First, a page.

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Canadians hire warlord for security Print
Documents reveal contractors guarding remote Afghan bases
 
Mike Blanchfield and Andrew Mayeda - CanWest News Service - November 22, 2007

KANDAHAR CITY, Afghanistan -- The Canadian Forces have hired a former Afghan warlord to provide private security guards at one of Canada's remote forward operating bases deep in the heart of Taliban country, CanWest News Service has learned.

Military officials say the government employs private security contractors to protect its forward operating bases in Kandahar province, but they refuse to identify the contractors or the bases they protect.

However, an analysis of publicly available contract records and documents, obtained under the Access to Information Act, has determined that one of the contractors is Gen. Gulalai, a former warlord aligned with Afghan President Hamid Karzai.

In January, the Defence Department awarded a $168,150 contract to a vendor identified as "General Gulalai" to provide security guards at an undisclosed forward operating base.

Gulalai was one of several southern Afghanistan warlords who helped drive the Taliban from their Kandahar stronghold in 2001, enabling Karzai to consolidate power in Kabul.

In December 2002, forces loyal to Gulalai clashed with police in Kandahar City. According to a Reuters report, the Gulalai forces were asked to disarm but refused, triggering a gun battle in which three soldiers were killed and five other people wounded, including two shopkeepers.

Private security contractors have been under close scrutiny since employees of Blackwater USA, charged with guarding a convoy of U.S. State Department officials, opened fire last month in a Baghdad public square, killing 17 civilians.

In Afghanistan, the governments of NATO coalition nations such as Canada commonly employ private security firms to guard embassies and convoys of government officials.

Most of these firms are at least partly owned or managed by former military officers from western countries such as Britain and the United States, although they have been known to hire former Afghan militia commanders and their supporters.

A handful of firms have taken on contracts in the more volatile southern provinces, including Kandahar. U.S. Protection and Investigations, for example, has protected road building projects carried out by the U.S. government's development agency.

The Canadian Embassy in Kabul is guarded by Saladin Security, a British-based firm.

Heavily censored contract records, released under the Access to Information Act, suggest the firm can also be called upon to guard Canadian "military facilities."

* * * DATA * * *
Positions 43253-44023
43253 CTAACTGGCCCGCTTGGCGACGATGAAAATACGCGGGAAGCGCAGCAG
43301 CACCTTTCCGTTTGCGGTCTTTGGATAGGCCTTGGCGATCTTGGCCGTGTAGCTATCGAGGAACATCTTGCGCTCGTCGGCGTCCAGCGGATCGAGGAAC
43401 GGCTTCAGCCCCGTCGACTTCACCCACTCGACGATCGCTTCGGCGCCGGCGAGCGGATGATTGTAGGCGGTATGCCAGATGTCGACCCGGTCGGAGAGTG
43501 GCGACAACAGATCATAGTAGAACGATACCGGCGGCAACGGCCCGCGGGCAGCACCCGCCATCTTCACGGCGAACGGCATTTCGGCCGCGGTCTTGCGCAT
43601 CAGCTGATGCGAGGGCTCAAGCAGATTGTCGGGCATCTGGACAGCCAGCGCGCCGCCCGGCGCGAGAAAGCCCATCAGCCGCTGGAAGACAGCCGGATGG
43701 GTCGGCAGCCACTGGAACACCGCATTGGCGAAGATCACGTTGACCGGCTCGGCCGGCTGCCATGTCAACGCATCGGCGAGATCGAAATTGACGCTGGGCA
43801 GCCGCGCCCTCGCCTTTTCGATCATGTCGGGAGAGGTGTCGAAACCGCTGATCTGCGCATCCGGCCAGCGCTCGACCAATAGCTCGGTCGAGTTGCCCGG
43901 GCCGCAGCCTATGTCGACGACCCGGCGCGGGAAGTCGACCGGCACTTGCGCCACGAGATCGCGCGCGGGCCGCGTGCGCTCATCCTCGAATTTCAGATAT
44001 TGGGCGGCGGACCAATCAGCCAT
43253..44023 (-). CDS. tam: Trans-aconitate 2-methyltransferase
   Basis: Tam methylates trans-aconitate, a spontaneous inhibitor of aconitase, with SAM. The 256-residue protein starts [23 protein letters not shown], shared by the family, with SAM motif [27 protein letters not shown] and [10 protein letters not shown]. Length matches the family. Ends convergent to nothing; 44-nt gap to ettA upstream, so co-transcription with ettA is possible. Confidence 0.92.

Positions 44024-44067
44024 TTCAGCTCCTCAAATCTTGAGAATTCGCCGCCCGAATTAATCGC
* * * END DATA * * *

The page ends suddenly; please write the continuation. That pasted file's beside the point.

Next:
The military has three main FOBs in the province: Masum Ghar, Wilson and Sperwan Ghar. All three are sparse, crude installations compared with Kandahar Airfield, the massive NATO base that houses Canada's command centre.

Taliban insurgents regularly attack the FOBs with rocket-propelled grenades and mortars.

Earlier this month, Defence Minister Peter MacKay narrowly escaped a rocket attack by insurgents at FOB Wilson.

Canadian soldiers are usually far better equipped than local Afghan fighters, who typically carry Soviet-era Kalashnikovs and drive around in unarmoured pickup trucks.

Government records obtained by CanWest News Service under Access to Information also reveal the use of private security services in Afghanistan's urban centres.

For instance, an undisclosed contractor was paid $236,926.92 to protect Canada's Strategic Advisory Team, which supports the Karzai government in Kabul.

The Defence Department also paid an unnamed contractor $25,632 to provide protection and "defensive supplies" for Afghan New Year's celebrations.

Another former warlord, Col. Haji Toorjan, has been hired to provide security at Camp Nathan Smith, home of the provincial reconstruction team in Kandahar City.

Toorjan's militia force of roughly 60 Afghan fighters has guarded the base and even guided Canadian soldiers on patrols.

Toorjan is believed to be allied with former Kandahar governor Gul Agha Sherzai, according to Nasrullah Duranni, regional manager of the Afghanistan Investment Support Agency.

However, no vendor by the name of "Toorjan" is found in publicly available contract records.
 
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